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Bobcat Equipment Rounds Out the Herd at Blufftop Farm

A Wisconsin family moves back to the family farm and restores the land through regenerative farming practices. A single Bobcat skid-steer loader provides all the power they need; their herd of heritage breed cattle handle the rest.

There’s something beautiful about making old things new. But, what about making new things old? Julie and Joe Check began a journey of regenerative agriculture that would lead to a lifestyle they never imagined they would live well before retirement. While nature and historic, traditional practices are at the core of “regeneration,” a single Bobcat® machine with versatile attachments play a pivotal role in the success of their farm.

A Change of Scenery

The Checks lived in Madison, Wisconsin, raising their two young sons and working traditional, full-time jobs. As Joe’s travel schedule lightened during 2020, they found themselves contemplating their retirement dream early — moving back to the farm Joe grew up on. Annabelle, Joe’s mom, 87 at the time, still lived on the farm, but the land had been leased for almost 25 years since Joe’s dad’s passing.

“We were living in Madison, and both working full-time in sales,” Julie says. “When we had the opportunity to work from home, we both looked at each other, and just kind of thought, ‘Huh, we really could move back to the farm.’ Joe’s mom turned 90 in 2023, we had two young boys, and we found ourselves speeding up our retirement dream to give the boys a life on the farm and a close relationship to their grandparents.”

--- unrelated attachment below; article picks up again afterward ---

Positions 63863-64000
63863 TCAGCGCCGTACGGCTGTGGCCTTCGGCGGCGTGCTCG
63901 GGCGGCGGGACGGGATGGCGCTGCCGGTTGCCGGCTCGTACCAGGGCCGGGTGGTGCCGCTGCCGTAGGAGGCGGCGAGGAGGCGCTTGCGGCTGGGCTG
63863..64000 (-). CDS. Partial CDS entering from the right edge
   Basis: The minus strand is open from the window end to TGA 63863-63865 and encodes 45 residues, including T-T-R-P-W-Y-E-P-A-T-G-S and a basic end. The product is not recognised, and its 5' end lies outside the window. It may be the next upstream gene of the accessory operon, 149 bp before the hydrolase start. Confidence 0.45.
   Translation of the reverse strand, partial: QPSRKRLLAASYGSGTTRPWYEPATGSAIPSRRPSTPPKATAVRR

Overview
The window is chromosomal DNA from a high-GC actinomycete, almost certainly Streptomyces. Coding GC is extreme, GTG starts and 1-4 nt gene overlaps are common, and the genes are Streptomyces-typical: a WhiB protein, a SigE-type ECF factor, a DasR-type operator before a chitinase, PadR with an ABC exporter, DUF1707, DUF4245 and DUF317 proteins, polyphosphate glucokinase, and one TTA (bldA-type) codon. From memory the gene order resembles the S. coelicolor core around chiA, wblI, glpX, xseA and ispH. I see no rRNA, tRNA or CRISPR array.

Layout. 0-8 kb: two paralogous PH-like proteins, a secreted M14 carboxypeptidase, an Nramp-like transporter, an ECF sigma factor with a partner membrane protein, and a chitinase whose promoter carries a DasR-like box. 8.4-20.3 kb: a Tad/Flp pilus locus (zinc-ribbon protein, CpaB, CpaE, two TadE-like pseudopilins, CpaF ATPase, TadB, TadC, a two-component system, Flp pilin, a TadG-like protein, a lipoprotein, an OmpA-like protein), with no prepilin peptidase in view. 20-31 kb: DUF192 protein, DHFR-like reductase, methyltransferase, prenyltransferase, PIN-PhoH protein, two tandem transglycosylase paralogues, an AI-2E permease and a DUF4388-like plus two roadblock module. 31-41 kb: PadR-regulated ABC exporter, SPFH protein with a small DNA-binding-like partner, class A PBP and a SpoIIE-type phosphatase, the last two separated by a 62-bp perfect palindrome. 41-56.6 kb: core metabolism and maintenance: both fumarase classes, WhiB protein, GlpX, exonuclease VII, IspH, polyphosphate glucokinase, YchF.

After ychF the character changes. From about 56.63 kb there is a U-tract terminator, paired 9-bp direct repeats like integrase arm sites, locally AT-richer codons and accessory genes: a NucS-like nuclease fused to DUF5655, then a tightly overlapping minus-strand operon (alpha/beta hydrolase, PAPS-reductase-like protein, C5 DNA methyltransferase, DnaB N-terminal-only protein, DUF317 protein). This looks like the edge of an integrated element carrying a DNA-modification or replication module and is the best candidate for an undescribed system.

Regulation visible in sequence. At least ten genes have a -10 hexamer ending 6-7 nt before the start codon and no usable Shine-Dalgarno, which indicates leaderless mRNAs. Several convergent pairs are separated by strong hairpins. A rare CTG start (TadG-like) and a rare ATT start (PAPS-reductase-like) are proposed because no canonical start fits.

The property, nestled in the western Wisconsin bluffs, would gain the name “Blufftop Farm” when the Checks arrived. They envisioned it could be a place for visitors to enjoy nature, interact with unique animals, have fun and relax.

Years of neglect left the farm rundown and overgrown. The Checks knew they had serious work to do. Before they got too bogged down with the heavy lifting, they brought some new life to the property.

One of Joe and Julie’s earliest dates might have been a prediction of their future as they stumbled into an alpaca conference. It made for a funny, memorable story at the time, but all along they knew the quirky animal would one day be a part of their future. Years later, when they gathered inventory of all the things to do to refresh the farm, bringing an alpaca herd to the property was at the top of the list.

"The boys really inspired us to take on the challenge of regenerative farming. You look at your kids and you want to leave the land better for them than what you came to." Julie Check Blufftop Farm

Making New Things Old

As they considered how to tackle the overgrown fields, woods and pastures, rather than turning immediately to modern equipment, they used one of nature’s bulldozers: heritage cattle. The Checks grew their animal fleet and purchased herds of Scottish Highland and Galloway cattle, both hearty heritage breeds that eat brush most cattle don’t. The cattle were brought to Blufftop Farm and got to work clearing brush throughout the property.

As the Checks explored farming practices, they watched a documentary that ignited their passion for regenerative agriculture.

“The whole purpose of regenerative agriculture is to bring things back to nature,” Joe says. “So, if you think about how a long time ago the Great Plains were full of animals, especially buffalo, that’s similar to what we are trying to recreate.”

The animals regenerate the soil by fertilizing with their manure, which they pack into the soil as they move to another area. The goal is to avoid chemical fertilizers while enhancing the soil.